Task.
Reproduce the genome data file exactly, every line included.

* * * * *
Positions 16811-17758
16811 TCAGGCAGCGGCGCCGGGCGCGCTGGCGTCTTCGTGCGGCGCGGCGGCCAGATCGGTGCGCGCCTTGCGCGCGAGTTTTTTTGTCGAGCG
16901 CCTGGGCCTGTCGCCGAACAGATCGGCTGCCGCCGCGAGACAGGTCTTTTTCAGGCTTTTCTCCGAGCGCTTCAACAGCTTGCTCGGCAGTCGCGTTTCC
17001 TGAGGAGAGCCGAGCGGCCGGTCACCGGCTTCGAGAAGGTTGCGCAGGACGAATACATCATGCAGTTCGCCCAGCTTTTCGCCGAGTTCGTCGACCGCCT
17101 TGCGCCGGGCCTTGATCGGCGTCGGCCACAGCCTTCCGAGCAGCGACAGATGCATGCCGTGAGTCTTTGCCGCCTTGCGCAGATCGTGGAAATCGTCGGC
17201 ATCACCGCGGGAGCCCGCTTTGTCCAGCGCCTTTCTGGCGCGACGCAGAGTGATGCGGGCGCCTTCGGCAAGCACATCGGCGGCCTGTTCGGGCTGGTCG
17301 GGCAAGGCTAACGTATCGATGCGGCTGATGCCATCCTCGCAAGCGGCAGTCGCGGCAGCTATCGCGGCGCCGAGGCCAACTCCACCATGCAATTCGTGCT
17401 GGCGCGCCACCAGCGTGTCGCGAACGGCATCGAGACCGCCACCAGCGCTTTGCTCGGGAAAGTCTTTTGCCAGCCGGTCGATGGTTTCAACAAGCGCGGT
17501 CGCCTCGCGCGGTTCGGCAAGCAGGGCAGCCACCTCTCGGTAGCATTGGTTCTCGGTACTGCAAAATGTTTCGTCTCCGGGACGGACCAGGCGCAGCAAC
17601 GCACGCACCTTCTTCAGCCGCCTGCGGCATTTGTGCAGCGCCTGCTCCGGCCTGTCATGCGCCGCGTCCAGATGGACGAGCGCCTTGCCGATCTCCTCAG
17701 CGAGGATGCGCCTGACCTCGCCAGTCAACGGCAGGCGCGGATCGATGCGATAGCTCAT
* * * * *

Positions 16811-17758
16811 TCAGGCAGCGGCGCCGGGCGCGCTGGCGTCTTCGTGCGGCGCGGCGGCCAGATCGGTGCGCGCCTTGCGCGCGAGTTTTTTTGTCGAGCG
16901 CCTGGGCCTGTCGCCGAACAGATCGGCTGCCGCCGCGAGACAGGTCTTTTTCAGGCTTTTCTCCGAGCGCTTCAACAGCTTGCTCGGCAGTCGCGTTTCC
17001 TGAGGAGAGCCGAGCGGCCGGTCACCGGCTTCGAGAAGGTTGCGCAGGACGAATACATCATGCAGTTCGCCCAGCTTTTCGCCGAGTTCGTCGACCGCCT
17101 TGCGCCGGGCCTTGATCGGCGTCGGCCACAGCCTTCCGAGCAGCGACAGATGCATGCCGTGAGTCTTTGCCGCCTTGCGCAGATCGTGGAAATCGTCGGC
17201 ATCACCGCGGGAGCCCGCTTTGTCCAGCGCCTTTCTGGCGCGACGCAGAGTGATGCGGGCGCCTTCGGCAAGCACATCGGCGGCCTGTTCGGGCTGGTCG
17301 GGCAAGGCTAACGTATCGATGCGGCTGATGCCATCCTCGCAAGCGGCAGTCGCGGCAGCTATCGCGGCGCCGAGGCCAACTCCACCATGCAATTCGTGCT
17401 GGCGCGCCACCAGCGTGTCGCGAACGGCATCGAGACCGCCACCAGCGCTTTGCTCGGGAAAGTCTTTTGCCAGCCGGTCGATGGTTTCAACAAGCGCGGT
17501 CGCCTCGCGCGGTTCGGCAAGCAGGGCAGCCACCTCTCGGTAGCATTGGTTCTCGGTACTGCAAAATGTTTCGTCTCCGGGACGGACCAGGCGCAGCAAC
17601 GCACGCACCTTCTTCAGCCGCCTGCGGCATTTGTGCAGCGCCTGCTCCGGCCTGTCATGCGCCGCGTCCAGATGGACGAGCGCCTTGCCGATCTCCTCAG
17701 CGAGGATGCGCCTGACCTCGCCAGTCAACGGCAGGCGCGGATCGATGCGATAGCTCAT